Flight Attendants Rally for Rest on Capitol Hill

Hundreds of AFA-CWA Flight Attendants and other activists rallied at the U.S. Capitol on March 16, calling on Congress to ensure that 10 hours minimum rest for Flight Attendants is included in the Federal Aviation Administration reauthorization.

Airline workers from the Air Line Pilots, Transport Workers, Association of Professional Flight Attendants, Machinists and others joined the rally and the day of lobbying on Capitol Hill.

Flight Attendants and supporters visited all 541 congressional offices after the rally, and talked to Members of Congress and staff about the need for 10 hours minimum rest for Flight Attendants.

At the rally, AFA-CWA International President Sara Nelson said, "We are going to get our 10 hours rest and flight fatigue management program in 2016." She reminded the crowd that, "what we legislate we don't have to negotiate."

CWA President Chris Shelton said the 10-hour minimum rest period was a critical safety issue, and rallied the crowd to get it done, pledging that CWA would be in the fight for as long as it takes.

Currently, the House version of the FAA reauthorization bill includes 10 hours minimum rest and an FAA regulated Fatigue Risk Management Plan (FRMP). The Senate Commerce, Science and Transportation Committee has voted to include AFA-CWA proposed language to address fatigue and establishing an FRMP for Flight Attendants, but the Senate language does not match the House version that requires an irreducible 10 hours minimum rest between duty periods for Flight Attendants. AFA-CWA continues to press forward to achieve 10 hours minimum rest equal to the pilots.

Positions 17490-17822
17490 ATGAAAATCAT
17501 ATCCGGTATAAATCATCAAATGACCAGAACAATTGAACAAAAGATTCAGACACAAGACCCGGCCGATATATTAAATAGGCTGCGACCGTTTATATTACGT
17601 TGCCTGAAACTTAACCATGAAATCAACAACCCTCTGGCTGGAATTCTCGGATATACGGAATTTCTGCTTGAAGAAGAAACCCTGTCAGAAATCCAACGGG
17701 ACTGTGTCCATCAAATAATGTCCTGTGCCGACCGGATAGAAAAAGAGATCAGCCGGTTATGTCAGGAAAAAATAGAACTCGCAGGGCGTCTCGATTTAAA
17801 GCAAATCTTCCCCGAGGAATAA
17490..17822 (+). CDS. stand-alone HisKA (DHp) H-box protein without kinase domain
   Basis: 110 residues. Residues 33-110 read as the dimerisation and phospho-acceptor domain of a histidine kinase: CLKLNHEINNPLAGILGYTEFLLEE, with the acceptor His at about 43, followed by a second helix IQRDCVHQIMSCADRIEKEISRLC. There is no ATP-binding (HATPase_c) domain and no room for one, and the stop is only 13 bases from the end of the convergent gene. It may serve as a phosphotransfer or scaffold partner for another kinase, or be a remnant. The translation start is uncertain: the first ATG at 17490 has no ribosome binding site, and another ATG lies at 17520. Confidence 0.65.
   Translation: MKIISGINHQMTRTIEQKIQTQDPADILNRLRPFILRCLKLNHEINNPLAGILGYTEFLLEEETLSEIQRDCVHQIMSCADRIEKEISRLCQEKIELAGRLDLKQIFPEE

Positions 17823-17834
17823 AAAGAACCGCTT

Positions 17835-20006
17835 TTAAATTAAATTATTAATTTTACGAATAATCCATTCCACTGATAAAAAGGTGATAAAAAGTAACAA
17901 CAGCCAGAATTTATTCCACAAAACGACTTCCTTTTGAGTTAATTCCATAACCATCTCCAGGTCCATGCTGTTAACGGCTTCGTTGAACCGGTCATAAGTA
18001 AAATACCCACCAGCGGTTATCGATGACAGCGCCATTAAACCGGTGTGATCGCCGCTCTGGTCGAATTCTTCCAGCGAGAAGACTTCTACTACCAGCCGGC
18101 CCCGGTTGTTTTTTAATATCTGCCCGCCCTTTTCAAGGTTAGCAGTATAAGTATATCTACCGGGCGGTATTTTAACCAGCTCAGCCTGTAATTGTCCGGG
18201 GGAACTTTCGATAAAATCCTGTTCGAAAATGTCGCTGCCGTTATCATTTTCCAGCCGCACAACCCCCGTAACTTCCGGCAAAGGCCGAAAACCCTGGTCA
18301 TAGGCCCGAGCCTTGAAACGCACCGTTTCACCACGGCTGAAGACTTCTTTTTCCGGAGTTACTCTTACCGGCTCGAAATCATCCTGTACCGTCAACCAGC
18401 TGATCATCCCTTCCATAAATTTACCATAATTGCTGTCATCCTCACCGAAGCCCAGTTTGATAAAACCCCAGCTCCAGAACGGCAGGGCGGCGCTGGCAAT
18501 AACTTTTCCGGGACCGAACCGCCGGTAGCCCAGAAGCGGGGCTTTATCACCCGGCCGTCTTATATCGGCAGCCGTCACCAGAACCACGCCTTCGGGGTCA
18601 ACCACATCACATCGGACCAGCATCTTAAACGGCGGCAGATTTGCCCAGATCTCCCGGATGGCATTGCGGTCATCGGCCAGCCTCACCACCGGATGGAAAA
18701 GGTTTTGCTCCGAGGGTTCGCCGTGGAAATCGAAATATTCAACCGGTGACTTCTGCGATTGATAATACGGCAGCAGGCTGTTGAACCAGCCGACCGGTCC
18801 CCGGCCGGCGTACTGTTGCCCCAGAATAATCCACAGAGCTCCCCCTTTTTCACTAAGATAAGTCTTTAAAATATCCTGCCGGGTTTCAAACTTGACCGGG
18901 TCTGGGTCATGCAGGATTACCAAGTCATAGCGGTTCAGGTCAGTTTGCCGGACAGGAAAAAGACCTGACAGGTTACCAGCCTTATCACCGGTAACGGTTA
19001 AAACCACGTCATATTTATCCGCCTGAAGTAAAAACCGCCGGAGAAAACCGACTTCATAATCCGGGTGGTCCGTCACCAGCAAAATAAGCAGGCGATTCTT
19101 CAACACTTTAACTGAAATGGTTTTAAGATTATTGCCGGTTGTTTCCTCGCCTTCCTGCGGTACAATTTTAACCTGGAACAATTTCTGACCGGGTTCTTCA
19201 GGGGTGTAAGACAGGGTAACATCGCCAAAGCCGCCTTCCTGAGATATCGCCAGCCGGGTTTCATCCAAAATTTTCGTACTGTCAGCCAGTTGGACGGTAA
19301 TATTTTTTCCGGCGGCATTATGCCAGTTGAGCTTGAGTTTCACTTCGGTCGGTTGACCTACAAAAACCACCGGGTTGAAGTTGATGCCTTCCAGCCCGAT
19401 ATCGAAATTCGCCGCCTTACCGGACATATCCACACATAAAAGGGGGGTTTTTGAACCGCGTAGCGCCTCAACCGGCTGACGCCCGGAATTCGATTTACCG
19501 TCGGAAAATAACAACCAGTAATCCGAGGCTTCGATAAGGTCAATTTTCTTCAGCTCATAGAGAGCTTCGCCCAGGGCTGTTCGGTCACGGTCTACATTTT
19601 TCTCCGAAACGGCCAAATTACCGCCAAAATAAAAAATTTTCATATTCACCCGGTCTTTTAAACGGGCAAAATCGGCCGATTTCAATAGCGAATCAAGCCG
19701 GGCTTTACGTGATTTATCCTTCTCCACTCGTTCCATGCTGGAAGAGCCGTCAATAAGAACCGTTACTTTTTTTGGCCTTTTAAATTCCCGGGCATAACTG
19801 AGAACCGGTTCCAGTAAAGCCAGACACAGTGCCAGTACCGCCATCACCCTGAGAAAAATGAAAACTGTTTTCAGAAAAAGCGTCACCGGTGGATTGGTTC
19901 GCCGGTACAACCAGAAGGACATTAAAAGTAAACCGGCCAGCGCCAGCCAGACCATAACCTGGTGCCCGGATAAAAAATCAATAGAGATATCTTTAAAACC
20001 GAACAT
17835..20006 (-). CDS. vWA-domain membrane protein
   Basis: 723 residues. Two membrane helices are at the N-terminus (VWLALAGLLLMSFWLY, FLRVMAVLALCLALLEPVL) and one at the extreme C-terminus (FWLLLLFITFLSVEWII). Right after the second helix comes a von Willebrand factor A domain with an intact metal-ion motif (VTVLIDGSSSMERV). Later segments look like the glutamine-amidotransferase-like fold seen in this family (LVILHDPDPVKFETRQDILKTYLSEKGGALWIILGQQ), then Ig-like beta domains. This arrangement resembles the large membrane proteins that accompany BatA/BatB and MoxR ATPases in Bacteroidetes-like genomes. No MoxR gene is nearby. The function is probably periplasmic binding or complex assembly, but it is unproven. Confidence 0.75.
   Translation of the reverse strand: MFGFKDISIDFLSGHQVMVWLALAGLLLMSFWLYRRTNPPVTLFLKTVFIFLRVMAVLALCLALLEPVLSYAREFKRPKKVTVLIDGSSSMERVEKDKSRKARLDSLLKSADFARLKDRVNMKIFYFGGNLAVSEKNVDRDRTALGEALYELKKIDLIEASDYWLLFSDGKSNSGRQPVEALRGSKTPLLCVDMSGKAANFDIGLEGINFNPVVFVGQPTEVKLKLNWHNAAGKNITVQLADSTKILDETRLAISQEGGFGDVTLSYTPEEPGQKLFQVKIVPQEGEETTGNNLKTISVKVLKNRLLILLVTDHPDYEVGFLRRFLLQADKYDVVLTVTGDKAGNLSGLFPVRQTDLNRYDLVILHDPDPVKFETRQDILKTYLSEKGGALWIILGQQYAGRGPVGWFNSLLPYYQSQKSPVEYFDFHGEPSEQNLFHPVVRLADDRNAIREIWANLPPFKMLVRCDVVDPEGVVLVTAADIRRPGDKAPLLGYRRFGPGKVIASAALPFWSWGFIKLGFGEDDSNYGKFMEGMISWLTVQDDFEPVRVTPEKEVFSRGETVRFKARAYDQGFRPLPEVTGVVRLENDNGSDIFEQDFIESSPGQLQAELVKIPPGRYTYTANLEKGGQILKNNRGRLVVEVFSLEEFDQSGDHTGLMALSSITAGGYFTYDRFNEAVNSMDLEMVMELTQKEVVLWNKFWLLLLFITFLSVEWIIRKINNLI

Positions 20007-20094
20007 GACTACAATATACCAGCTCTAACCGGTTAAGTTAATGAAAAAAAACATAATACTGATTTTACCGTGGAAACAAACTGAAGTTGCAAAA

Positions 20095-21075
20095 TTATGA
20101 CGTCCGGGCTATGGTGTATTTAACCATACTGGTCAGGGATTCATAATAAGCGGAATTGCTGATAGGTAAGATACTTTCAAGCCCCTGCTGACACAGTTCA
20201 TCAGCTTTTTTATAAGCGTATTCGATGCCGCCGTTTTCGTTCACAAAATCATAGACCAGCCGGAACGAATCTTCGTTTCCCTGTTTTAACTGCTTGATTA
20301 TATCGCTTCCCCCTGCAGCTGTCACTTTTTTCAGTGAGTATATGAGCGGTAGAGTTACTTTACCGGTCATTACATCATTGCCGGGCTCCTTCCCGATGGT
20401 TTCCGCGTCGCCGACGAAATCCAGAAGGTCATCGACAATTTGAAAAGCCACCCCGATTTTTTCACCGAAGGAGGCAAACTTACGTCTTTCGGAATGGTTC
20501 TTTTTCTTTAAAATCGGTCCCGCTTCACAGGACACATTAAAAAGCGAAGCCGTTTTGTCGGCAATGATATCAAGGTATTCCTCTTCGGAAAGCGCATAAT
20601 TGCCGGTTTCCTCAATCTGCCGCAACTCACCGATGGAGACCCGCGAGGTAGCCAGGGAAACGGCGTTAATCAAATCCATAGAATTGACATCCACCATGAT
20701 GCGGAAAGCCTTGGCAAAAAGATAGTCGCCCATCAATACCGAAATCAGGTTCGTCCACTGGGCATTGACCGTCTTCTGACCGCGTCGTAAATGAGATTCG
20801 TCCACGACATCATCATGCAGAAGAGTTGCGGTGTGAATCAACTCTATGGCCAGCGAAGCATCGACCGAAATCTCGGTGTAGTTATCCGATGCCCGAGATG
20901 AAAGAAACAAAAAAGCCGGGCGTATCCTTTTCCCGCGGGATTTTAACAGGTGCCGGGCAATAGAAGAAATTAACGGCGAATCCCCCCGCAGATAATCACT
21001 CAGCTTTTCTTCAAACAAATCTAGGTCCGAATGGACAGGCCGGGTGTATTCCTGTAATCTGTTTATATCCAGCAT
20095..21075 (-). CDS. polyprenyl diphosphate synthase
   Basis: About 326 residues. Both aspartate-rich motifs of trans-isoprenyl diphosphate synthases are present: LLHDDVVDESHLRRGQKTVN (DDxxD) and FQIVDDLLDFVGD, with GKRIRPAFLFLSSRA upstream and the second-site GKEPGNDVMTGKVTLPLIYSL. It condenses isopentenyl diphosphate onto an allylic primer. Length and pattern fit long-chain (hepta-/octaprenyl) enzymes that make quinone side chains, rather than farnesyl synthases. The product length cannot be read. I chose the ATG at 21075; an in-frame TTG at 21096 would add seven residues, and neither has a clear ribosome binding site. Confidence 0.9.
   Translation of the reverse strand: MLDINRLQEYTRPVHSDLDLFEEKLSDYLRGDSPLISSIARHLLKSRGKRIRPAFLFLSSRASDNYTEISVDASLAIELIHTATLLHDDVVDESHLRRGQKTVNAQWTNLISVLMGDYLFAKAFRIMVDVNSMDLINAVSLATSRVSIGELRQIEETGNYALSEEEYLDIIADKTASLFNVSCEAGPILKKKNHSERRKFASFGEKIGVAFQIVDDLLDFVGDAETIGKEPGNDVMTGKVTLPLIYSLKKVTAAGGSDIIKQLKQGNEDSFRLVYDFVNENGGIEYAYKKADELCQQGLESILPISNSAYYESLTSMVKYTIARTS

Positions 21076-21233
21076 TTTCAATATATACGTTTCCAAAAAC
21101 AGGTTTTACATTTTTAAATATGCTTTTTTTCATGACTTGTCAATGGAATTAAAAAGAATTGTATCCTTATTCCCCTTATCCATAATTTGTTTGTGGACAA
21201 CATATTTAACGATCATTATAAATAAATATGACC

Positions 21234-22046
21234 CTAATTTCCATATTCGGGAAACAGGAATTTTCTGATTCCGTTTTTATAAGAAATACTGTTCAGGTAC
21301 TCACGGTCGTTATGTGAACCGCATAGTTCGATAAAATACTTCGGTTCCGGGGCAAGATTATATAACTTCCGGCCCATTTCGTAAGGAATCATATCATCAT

Flight Attendants from all carriers – mainline, regional, niche, charter, low cost or ultra-low cost – are unified in fighting for the 10-hour minimum standard.


Left: On the steps of the U.S. Capitol, Flight Attendants make their message heard. Right: AFA-CWA International President Sara Nelson addresses AFA-CWA Flight Attendants and other airline union members who rallied then spent the day lobbying Members of Congress on the need for 10 hours minimum rest.